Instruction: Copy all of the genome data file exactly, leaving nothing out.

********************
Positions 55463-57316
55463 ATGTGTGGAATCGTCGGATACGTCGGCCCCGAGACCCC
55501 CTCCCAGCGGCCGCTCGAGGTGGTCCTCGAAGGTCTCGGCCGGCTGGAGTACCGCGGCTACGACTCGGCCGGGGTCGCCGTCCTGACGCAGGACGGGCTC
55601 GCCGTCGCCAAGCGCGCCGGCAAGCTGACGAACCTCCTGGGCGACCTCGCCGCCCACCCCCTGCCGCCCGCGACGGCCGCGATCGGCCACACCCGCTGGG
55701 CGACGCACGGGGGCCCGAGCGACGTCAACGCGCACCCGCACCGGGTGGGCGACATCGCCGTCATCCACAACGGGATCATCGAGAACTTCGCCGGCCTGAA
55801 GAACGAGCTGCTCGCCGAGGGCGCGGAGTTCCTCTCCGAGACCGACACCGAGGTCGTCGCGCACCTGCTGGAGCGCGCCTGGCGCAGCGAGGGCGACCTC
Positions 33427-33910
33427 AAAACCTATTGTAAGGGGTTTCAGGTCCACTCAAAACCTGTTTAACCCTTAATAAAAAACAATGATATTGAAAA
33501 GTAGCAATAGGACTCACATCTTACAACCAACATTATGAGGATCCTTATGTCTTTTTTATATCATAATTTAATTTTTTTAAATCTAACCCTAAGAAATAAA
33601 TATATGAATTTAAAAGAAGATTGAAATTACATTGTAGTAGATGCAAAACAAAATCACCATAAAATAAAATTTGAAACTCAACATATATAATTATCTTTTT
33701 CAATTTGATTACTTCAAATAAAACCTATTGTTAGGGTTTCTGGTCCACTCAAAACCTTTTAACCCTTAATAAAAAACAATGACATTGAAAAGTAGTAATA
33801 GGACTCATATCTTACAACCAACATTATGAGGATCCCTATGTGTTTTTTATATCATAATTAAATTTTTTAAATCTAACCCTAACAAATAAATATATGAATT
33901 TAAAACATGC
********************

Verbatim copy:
Positions 55463-57316
55463 ATGTGTGGAATCGTCGGATACGTCGGCCCCGAGACCCC
55501 CTCCCAGCGGCCGCTCGAGGTGGTCCTCGAAGGTCTCGGCCGGCTGGAGTACCGCGGCTACGACTCGGCCGGGGTCGCCGTCCTGACGCAGGACGGGCTC
55601 GCCGTCGCCAAGCGCGCCGGCAAGCTGACGAACCTCCTGGGCGACCTCGCCGCCCACCCCCTGCCGCCCGCGACGGCCGCGATCGGCCACACCCGCTGGG
55701 CGACGCACGGGGGCCCGAGCGACGTCAACGCGCACCCGCACCGGGTGGGCGACATCGCCGTCATCCACAACGGGATCATCGAGAACTTCGCCGGCCTGAA
55801 GAACGAGCTGCTCGCCGAGGGCGCGGAGTTCCTCTCCGAGACCGACACCGAGGTCGTCGCGCACCTGCTGGAGCGCGCCTGGCGCAGCGAGGGCGACCTC
Positions 33427-33910
33427 AAAACCTATTGTAAGGGGTTTCAGGTCCACTCAAAACCTGTTTAACCCTTAATAAAAAACAATGATATTGAAAA
33501 GTAGCAATAGGACTCACATCTTACAACCAACATTATGAGGATCCTTATGTCTTTTTTATATCATAATTTAATTTTTTTAAATCTAACCCTAAGAAATAAA
33601 TATATGAATTTAAAAGAAGATTGAAATTACATTGTAGTAGATGCAAAACAAAATCACCATAAAATAAAATTTGAAACTCAACATATATAATTATCTTTTT
33701 CAATTTGATTACTTCAAATAAAACCTATTGTTAGGGTTTCTGGTCCACTCAAAACCTTTTAACCCTTAATAAAAAACAATGACATTGAAAAGTAGTAATA
33801 GGACTCATATCTTACAACCAACATTATGAGGATCCCTATGTGTTTTTTATATCATAATTAAATTTTTTAAATCTAACCCTAACAAATAAATATATGAATT
33901 TAAAACATGC